Nitrogen deposition is increased the extent to which lake algal populations are regulated by phosphorus, shifting lake food webs. Because, the patterns of human amplification of nitrogen and phosphorus trasport are different this should drive different patterns in lakes in different regions.
James Elser and other write in Science Shifts in Lake N:P Stoichiometry and Nutrient Limitation Driven by Atmospheric Nitrogen Deposition (2009 326 (5954):835). From the abstract:
Human activities have more than doubled the amount of nitrogen (N) circulating in the biosphere. One major pathway of this anthropogenic N input into ecosystems has been increased regional deposition from the atmosphere. Here we show that atmospheric N deposition increased the stoichiometric ratio of N and phosphorus (P) in lakes in Norway, Sweden, and Colorado, United States, and, as a result, patterns of ecological nutrient limitation were shifted. Under low N deposition, phytoplankton growth is generally N-limited; however, in high–N deposition lakes, phytoplankton growth is consistently P-limited.
Our findings show that, despite the potential of watershed vegetation uptake and sediment denitrification to buffer lakes against elevated N loading, increased inputs of anthropogenic N have accumulated in receiving waters. As a result, shifts in lake N:P stoichiometry have altered ecological nutrient limitation of phytoplankton growth. Phytoplankton in lakes that are less influenced by anthropogenic inputs experience relatively balanced or N-deficient nutrient supplies, but enhanced N inputs from the atmosphere during the past several decades of human industrialization and population expansion appear to have produced regional phytoplankton P limitation.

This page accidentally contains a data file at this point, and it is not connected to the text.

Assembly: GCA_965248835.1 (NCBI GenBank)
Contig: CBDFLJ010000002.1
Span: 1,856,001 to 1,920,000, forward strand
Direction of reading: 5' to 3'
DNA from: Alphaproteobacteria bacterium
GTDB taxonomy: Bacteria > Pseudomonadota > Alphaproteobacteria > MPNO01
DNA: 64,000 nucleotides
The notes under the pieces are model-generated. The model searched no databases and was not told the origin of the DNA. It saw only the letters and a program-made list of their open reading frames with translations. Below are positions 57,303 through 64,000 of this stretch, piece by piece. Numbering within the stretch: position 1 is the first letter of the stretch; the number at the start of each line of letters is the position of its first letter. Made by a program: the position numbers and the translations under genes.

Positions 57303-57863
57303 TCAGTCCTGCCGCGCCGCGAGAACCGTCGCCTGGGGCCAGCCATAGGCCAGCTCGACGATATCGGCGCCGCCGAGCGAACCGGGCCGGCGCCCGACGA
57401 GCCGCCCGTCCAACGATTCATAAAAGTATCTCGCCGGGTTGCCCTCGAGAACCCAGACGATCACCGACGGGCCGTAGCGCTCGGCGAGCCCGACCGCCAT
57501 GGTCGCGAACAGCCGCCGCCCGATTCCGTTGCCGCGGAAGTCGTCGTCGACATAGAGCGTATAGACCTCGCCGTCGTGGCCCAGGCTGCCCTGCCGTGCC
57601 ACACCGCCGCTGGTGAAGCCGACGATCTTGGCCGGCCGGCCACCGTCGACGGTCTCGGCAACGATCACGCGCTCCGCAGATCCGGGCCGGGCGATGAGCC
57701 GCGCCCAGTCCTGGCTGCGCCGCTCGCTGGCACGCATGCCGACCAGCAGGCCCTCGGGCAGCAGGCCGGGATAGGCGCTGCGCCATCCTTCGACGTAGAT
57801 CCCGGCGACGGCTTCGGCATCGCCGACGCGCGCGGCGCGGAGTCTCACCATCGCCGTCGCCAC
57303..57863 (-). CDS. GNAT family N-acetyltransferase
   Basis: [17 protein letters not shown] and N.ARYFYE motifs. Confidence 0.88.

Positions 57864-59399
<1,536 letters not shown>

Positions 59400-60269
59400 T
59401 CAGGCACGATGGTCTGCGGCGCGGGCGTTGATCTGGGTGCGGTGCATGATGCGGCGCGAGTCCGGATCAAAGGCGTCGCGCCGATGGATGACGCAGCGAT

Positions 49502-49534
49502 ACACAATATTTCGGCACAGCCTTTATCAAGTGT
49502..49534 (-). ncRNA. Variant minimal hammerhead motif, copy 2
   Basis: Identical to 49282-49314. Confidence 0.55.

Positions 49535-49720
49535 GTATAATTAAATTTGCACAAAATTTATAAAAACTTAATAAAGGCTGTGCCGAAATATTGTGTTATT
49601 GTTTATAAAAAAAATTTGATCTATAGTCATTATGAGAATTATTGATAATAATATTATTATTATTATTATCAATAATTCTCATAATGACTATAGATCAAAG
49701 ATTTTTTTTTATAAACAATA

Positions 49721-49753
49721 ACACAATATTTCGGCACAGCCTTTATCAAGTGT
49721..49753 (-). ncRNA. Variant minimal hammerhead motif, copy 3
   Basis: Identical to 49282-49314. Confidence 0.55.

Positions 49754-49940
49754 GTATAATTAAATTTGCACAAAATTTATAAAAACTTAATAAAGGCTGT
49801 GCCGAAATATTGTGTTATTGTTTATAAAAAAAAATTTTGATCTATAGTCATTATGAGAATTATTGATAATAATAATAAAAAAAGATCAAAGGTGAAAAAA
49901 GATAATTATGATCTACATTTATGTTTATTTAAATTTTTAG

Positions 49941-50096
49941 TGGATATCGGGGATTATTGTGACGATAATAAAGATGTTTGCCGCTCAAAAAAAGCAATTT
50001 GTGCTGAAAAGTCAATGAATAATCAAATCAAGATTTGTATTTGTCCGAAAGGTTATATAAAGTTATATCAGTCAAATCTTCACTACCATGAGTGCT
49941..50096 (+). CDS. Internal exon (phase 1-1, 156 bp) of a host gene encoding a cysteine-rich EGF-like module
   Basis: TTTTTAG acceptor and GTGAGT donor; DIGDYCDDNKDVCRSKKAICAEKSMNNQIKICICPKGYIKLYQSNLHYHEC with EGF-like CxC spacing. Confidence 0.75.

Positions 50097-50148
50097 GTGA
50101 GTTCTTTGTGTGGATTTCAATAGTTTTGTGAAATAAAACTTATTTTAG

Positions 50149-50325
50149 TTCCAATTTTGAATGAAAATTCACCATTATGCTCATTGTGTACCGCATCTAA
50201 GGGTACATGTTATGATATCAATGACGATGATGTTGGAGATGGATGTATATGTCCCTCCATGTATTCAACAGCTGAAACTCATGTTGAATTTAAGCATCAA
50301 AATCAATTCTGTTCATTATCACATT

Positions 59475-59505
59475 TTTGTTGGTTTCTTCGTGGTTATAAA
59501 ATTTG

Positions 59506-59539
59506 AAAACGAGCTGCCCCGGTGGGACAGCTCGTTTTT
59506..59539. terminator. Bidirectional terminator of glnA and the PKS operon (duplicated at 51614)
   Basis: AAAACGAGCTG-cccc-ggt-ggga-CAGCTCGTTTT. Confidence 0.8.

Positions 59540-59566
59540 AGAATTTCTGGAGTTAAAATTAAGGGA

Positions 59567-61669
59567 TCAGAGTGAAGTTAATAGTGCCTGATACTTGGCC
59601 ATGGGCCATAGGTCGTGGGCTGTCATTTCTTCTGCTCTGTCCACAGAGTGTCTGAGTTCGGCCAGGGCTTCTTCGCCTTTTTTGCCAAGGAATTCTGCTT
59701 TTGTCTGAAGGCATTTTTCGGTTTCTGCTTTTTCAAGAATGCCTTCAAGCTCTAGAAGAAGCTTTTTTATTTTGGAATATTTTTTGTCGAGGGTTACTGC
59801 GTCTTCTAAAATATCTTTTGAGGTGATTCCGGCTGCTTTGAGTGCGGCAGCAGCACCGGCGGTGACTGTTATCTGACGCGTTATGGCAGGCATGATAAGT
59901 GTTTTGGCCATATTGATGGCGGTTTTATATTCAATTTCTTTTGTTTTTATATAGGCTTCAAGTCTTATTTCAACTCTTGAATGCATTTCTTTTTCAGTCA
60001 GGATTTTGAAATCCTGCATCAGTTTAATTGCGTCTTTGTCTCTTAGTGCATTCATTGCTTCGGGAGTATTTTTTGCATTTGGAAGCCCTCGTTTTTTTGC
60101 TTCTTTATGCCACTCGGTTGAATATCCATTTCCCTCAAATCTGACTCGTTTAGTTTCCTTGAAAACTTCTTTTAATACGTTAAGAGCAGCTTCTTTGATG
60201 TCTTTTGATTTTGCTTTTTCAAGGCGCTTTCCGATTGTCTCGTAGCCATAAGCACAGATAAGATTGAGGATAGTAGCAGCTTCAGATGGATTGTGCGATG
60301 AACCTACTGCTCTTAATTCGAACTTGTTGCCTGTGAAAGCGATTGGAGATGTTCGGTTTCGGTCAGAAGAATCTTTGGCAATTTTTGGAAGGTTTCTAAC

Producer diversity is likely to be low when resource supply ratios are skewed in favor of one particular nutrient relative to others (11, 18). Thus, increased N loading from the atmosphere may reduce lake phytoplankton biodiversity, similar to anticipated effects of N deposition on plant diversity in terrestrial ecosystems (19, 20), by possibly favoring those relatively few species that are best able to compete for the limiting P.
… Thus, sustained N deposition that generates stoichiometric imbalance between P-limited, low-P phytoplankton and their P-rich zooplankton consumers (12) may result in reduced production of higher trophic levels, such as fish. Projected increases in global atmospheric N transport during the coming decades (24) are likely to substantially influence the ecology of lake food webs, even in lakes far from direct human disturbance.